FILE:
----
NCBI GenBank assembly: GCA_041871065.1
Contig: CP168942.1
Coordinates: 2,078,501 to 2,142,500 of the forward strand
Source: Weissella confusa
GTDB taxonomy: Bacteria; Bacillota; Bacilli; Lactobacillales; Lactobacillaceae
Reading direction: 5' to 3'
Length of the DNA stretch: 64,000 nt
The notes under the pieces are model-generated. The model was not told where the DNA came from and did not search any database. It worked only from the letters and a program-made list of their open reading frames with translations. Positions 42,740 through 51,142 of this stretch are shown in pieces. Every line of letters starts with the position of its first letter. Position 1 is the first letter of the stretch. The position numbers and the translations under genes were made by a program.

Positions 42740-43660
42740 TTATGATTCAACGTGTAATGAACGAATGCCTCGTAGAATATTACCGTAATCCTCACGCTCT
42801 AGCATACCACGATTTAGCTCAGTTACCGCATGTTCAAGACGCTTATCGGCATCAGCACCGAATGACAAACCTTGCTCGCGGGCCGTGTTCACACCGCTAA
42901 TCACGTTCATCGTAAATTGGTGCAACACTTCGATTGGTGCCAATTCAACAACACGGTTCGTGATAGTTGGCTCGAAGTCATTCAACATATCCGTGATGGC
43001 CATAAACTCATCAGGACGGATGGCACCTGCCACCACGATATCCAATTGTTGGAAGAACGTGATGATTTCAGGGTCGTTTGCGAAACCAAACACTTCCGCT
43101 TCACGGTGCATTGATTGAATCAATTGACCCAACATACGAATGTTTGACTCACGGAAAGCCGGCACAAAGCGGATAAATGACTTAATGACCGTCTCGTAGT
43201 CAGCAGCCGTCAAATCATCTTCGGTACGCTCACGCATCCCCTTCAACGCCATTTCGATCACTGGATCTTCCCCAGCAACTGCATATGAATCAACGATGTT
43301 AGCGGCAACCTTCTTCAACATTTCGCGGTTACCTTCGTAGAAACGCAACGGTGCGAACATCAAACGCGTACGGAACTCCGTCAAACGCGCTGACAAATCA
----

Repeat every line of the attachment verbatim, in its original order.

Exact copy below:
NCBI GenBank assembly: GCA_041871065.1
Contig: CP168942.1
Coordinates: 2,078,501 to 2,142,500 of the forward strand
Source: Weissella confusa
GTDB taxonomy: Bacteria; Bacillota; Bacilli; Lactobacillales; Lactobacillaceae
Reading direction: 5' to 3'
Length of the DNA stretch: 64,000 nt
The notes under the pieces are model-generated. The model was not told where the DNA came from and did not search any database. It worked only from the letters and a program-made list of their open reading frames with translations. Positions 42,740 through 51,142 of this stretch are shown in pieces. Every line of letters starts with the position of its first letter. Position 1 is the first letter of the stretch. The position numbers and the translations under genes were made by a program.

Positions 42740-43660
42740 TTATGATTCAACGTGTAATGAACGAATGCCTCGTAGAATATTACCGTAATCCTCACGCTCT
42801 AGCATACCACGATTTAGCTCAGTTACCGCATGTTCAAGACGCTTATCGGCATCAGCACCGAATGACAAACCTTGCTCGCGGGCCGTGTTCACACCGCTAA
42901 TCACGTTCATCGTAAATTGGTGCAACACTTCGATTGGTGCCAATTCAACAACACGGTTCGTGATAGTTGGCTCGAAGTCATTCAACATATCCGTGATGGC
43001 CATAAACTCATCAGGACGGATGGCACCTGCCACCACGATATCCAATTGTTGGAAGAACGTGATGATTTCAGGGTCGTTTGCGAAACCAAACACTTCCGCT
43101 TCACGGTGCATTGATTGAATCAATTGACCCAACATACGAATGTTTGACTCACGGAAAGCCGGCACAAAGCGGATAAATGACTTAATGACCGTCTCGTAGT
43201 CAGCAGCCGTCAAATCATCTTCGGTACGCTCACGCATCCCCTTCAACGCCATTTCGATCACTGGATCTTCCCCAGCAACTGCATATGAATCAACGATGTT
43301 AGCGGCAACCTTCTTCAACATTTCGCGGTTACCTTCGTAGAAACGCAACGGTGCGAACATCAAACGCGTACGGAACTCCGTCAAACGCGCTGACAAATCA